Speaking with a Jewish acquaintance about Jesus and this was his response…..not sure how to respond just yet but will research it more.  Would love your thoughts. 

Note: Answers are interspersed with the claims of this person.  Criticism/claims are in black italics, responses are in blue.  

"Romans. They recorded all kinds of insignificant details about Judah and Jerusalem but never mentioned Jesus. None of the historians of the era mention him. . . Josephus (a Jewish historian 37 CE to 100 CE) wrote the history of the Jews and never mentioned any of the "miracles" or things attributed to the man you think was the messiah. Josephus lived after Jesus supposedly died (so he isn’t an eye witness), and yet the only mentions of Jesus in his works are all suspected as forgeries by later xtian scribes who maintained his histories — yet even these forgeries are insignificant for one who was supposedly "the" messiah.

Response:  What is this person’s point?  Is he saying that Jesus may not even have lived?  No responsible person would make such a claim.  As for Josephus, the scholars do not doubt that he spoke about Jesus.  There is some question about the possibility that there was an interpolation into the original.  In fact, more likely than not, there was an interpolation, but there is virtually no doubt that he mentioned Jesus.  In the quote from Josephus below, you will find the original, with the probable interpolation separated out.  Also, there are a number of eye-witness accounts, including from Matthew, Mark, John, Peter and Paul.  Is this author implying that all these people were liars and completely fabricated the story that Jesus lived?   Given the character of these men, Is this even a believable proposition?  It is amazing to me that these critics take the words of Josephus as reliable, but discount those who lived much closer to the events.  Again, what is the point of this person?   That Jesus lived and worked signs and wonders is about as well established as any fact of ancient history.  I am including a few of the non-Christian mentions of Jesus.  No one in ancient times questioned the reality of this man.  To me, these comments are a smoke screen. III.  What do we know about Jesus from extra-Biblical sources?

Extra-Biblical references to Jesus:

1. Tacitus, Roman historian  (AD 56-118)(about AD 115 concerning Nero in AD 64);


Not all the relief that could come from the man, not all the bounties that the prince could bestow, nor all the atonements which could be presented to the gods, availed to relieve Nero from the infamy of being believed to have ordered the conflagration, the fire of Rome.  Therefore, to squelch the rumor, Nero created scapegoats and subjected to the most refined tortures those whom the common people called ‘Christians,’ [a group] hated for their abominable crimes.  Their name comes from Christ, who, during the reign of Tiberius, had been executed by the procurator Pontius Pilate.  Suppressed for the moment, the deadly superstition broke out again, not only in Judea, the land which originated this evil, but also in the city of Rome, where all sorts of horrendous and shameful practices, from every part of the world converge and are fervently cultivated.


Annals 15.44


2.  Flavius Josephus (AD 38-100) Writing about AD 94 under Domitian.  Concerning events he had indirect knowledge of.  Josephus was a Pharisee.  Jewish historian who was a turncoat, switching from the Jewish rebel side to Rome to serve under Nero and Vespasian.  Josephus is a relatively reliable historian.


The “Testamonium Flavium” (Antiquities 18:3.3)


About this time there lived Jesus, a wise man, if indeed one ought to call him a man.  For he was one who wrought surprising feats and was a teacher of such people as accept the truth gladly.  He won over many Jews and many of the Greeks.  He was the Messiah.  When Pilate, upon hearing him accused by men of the highest standing amongst us, had condemned him to be crucified, those who had in the first place come to love him did not give up their affection for him.  On the third day he appeared to them restored to life, for the prophets of God had prophesied these and countless other marvelous things about him.  And the tribe of Christians, so called after him, has still to this day not disappeared.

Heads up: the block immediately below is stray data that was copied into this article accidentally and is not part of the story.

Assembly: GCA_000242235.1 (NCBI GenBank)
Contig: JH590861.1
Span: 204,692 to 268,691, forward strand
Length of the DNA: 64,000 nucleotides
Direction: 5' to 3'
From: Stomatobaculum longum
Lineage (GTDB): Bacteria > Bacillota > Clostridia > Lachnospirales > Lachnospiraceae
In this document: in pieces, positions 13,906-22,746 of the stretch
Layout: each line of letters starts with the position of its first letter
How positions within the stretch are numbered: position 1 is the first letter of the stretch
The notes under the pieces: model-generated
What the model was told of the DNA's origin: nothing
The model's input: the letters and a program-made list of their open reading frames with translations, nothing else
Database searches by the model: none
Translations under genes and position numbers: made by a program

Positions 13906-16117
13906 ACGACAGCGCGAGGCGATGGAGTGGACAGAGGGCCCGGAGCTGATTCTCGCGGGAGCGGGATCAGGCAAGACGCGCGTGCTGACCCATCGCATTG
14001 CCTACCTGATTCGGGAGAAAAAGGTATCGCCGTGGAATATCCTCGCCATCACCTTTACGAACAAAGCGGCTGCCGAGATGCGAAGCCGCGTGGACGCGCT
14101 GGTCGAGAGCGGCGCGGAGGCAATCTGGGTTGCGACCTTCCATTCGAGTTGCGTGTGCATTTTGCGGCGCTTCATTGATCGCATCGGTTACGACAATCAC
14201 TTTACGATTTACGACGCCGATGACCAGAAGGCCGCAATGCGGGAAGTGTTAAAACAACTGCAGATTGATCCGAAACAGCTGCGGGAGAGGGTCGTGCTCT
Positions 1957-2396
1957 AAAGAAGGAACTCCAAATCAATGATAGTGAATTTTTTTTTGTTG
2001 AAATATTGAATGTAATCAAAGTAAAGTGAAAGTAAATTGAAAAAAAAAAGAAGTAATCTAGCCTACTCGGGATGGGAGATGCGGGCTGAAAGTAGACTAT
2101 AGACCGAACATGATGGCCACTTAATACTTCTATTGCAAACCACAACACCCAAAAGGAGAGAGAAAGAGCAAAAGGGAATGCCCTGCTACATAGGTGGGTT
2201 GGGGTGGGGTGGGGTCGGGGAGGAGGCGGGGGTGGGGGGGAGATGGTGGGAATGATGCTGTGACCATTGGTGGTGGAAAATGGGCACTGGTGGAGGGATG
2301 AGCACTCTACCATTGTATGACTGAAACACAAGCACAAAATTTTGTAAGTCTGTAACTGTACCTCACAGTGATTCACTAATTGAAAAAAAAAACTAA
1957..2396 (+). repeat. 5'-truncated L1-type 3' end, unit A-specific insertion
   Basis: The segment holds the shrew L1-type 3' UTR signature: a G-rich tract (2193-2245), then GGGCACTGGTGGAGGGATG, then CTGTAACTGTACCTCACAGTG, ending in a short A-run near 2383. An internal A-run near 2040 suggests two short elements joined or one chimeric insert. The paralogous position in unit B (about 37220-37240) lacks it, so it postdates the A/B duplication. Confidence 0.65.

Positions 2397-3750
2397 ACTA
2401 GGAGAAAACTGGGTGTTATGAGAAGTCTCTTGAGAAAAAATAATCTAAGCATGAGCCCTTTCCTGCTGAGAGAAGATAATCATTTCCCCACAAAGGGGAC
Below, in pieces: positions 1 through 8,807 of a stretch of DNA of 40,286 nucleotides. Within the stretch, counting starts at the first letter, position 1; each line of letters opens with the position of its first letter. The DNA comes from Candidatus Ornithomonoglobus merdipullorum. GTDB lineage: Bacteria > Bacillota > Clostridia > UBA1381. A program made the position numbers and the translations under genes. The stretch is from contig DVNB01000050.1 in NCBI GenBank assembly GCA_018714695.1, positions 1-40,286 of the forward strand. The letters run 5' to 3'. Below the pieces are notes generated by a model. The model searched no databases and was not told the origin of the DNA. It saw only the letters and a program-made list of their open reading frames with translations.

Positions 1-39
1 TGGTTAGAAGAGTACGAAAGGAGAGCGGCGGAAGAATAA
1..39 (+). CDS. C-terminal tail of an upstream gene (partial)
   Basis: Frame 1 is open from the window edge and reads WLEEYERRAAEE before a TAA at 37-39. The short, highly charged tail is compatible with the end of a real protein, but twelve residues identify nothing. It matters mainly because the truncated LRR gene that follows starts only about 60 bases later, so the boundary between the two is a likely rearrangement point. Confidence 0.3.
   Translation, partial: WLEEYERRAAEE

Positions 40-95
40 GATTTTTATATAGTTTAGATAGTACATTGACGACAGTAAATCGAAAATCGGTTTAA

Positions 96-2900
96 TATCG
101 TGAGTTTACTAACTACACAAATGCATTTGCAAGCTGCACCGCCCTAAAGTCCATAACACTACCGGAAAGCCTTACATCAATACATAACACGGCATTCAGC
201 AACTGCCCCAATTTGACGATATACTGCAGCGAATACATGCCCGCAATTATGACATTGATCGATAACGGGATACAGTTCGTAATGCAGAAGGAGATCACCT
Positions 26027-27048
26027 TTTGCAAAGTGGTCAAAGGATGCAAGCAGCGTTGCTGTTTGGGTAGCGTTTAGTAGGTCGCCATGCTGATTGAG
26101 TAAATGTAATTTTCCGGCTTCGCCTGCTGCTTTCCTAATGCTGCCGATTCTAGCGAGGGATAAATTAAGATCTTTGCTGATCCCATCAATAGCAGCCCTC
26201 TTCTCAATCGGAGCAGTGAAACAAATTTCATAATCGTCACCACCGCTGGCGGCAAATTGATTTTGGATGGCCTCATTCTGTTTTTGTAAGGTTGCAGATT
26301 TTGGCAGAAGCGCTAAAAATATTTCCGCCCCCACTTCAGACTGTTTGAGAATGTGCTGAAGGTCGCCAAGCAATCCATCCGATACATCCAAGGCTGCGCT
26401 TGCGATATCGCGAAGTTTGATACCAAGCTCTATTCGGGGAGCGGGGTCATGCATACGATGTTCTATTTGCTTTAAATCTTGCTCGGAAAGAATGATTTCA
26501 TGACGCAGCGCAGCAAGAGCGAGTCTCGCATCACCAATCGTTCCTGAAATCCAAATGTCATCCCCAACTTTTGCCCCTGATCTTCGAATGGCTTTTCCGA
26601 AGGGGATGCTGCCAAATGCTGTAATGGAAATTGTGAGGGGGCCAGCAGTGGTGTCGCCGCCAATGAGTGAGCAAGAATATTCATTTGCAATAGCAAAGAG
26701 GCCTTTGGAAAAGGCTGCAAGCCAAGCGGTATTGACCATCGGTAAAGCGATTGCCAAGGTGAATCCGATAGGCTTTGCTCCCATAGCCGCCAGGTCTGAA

Agapius, an Arab Christian in 9th century probably quotes the original, leaving out the parts in parenthesis.  Note the passage reads grammatically well without the parts in parenthesis.


Note:  Josephus also reports the martyrdom of “James, the brother of Jesus who was called the Christ”   (Antiquities 20:20)


3.  Babylonian Talmud  (late first or second century AD)  Babylonian Sanhedrin43a-b   


On the eve of the Passover they hanged Yeshu and the herald went before him for forty days saying [Yeshu] is going forth to be stoned in that he hate practiced sorcery and beguiled and led astray Israel


It is taught: On the eve of Passover they hung Yeshu and the crier went forth for forty days beforehand declaring that "[Yeshu] is going to be stoned for practicing witchcraft, for enticing and leading Israel astray. Anyone who knows something to clear him should come forth and exonerate him." But no one had anything exonerating for him and they hung him on the eve of Passover. Ulla said: Would one think that we should look for exonerating evidence for him? He was an enticer and G-d said (Deuteronomy 13:9) "Show him no pity or compassion, and do not shield him." Yeshu was different because he was close to the government


4. Suetonius about AD 120  Very reliable historian wrote concerning the times of Claudius about AD 50  


"As the Jews were making constant disturbances at the instigation of Chrestus, he Claudius) expelled them from Rome”


5.  Lucian of Samosata  Social commentator and critic of Christianity


6.  Pliny the Younger  AD 112  Writing to Emperor Trajan.


Those who denied that they were or had been Christians, when they invoked the gods in words dictated by me, offered prayer with incense and wine to your image, which I had ordered to be brought for this purpose together with statues of the gods, and moreover cursed Christ — none of which those who are really Christians, it is said, can be forced to do — these I thought should be discharged. Others named by the informer declared that they were Christians, but then denied it, asserting that they had been but had ceased to be, some three years before, others many years, some as much as twenty-five years. They all worshiped your image and the statues of the gods, and cursed Christ